December 13, 2016

Eat to Live, Not Live to Eat

Swami Sarvapriyananda enjoying Jalebi dessert 
at the Santa Barbara Vedanta Society Temple.
He's just been reassigned to head the New York West Side Vedanta Society. 
We will miss you Swami !!!

Sri Ramakrishna used to say: 
“Eat as much as you like during the day, 
but eat sparingly at night.” 

Swami Brahmananda, the eminent disciple of the Master, explains the meaning of these words: The idea is that the full meal taken at noon will be easily digested, and if you eat lightly at night, your body will remain light and you can easily concentrate the mind. A heavy meal at night produces laziness and sleep. How do you want to spend the night - in sleep or in meditation? People are generally busy during the day, so it is difficult to still the restless mind at that time. But at night nature becomes calm and all creatures go to sleep. This, therefore, is the best time for meditation. Concentration becomes easily intensified in the quiet hours of the night.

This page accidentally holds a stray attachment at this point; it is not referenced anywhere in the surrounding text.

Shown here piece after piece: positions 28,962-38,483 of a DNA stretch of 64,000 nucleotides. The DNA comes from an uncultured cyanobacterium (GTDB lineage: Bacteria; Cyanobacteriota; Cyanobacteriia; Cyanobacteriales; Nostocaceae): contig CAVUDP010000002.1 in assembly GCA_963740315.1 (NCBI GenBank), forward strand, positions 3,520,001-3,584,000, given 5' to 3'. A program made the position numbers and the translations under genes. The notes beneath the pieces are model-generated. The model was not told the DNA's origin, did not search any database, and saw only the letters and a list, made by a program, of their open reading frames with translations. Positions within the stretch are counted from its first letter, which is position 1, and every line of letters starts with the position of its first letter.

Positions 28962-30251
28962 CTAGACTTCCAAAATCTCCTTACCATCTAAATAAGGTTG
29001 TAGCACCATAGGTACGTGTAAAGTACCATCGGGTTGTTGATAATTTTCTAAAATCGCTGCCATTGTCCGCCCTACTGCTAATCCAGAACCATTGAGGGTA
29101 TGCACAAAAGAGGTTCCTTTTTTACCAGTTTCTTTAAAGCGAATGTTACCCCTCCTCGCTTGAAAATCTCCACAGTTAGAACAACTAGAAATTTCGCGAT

The glutton who has no restraint over his palate injures his body and mind. Whenever he gets some choice food, he overeats and then suffers from breathing difficulty. His whole energy is spent in digesting that food, and if he cannot digest it, he falls ill. Foods like onion, garlic, and chili excite the body and mind so much that later one finds it extremely difficult to bring the system under control. I think that those who want to lead a spiritual life should pay special attention to what they eat and drink. Don’t overeat. Eat that food which is nutritious, easily digested and not exciting. Avoid stimulating food because it is injurious, and also avoid that food which increases lethargy (tamas). What is the purpose of food? To maintain good health and one needs good health for God-realization. Discrimination with regard to food and moderation in eating are very much connected with mastery over the senses. 

“A man who has controlled all other senses except the palate is not to be considered a master of his senses. When the desires of the palate are controlled, everything else is controlled” 
(Bhagavata, 11.8.21).   From the book ‘Meditation & Its Practices’ by Swami Adiswarananda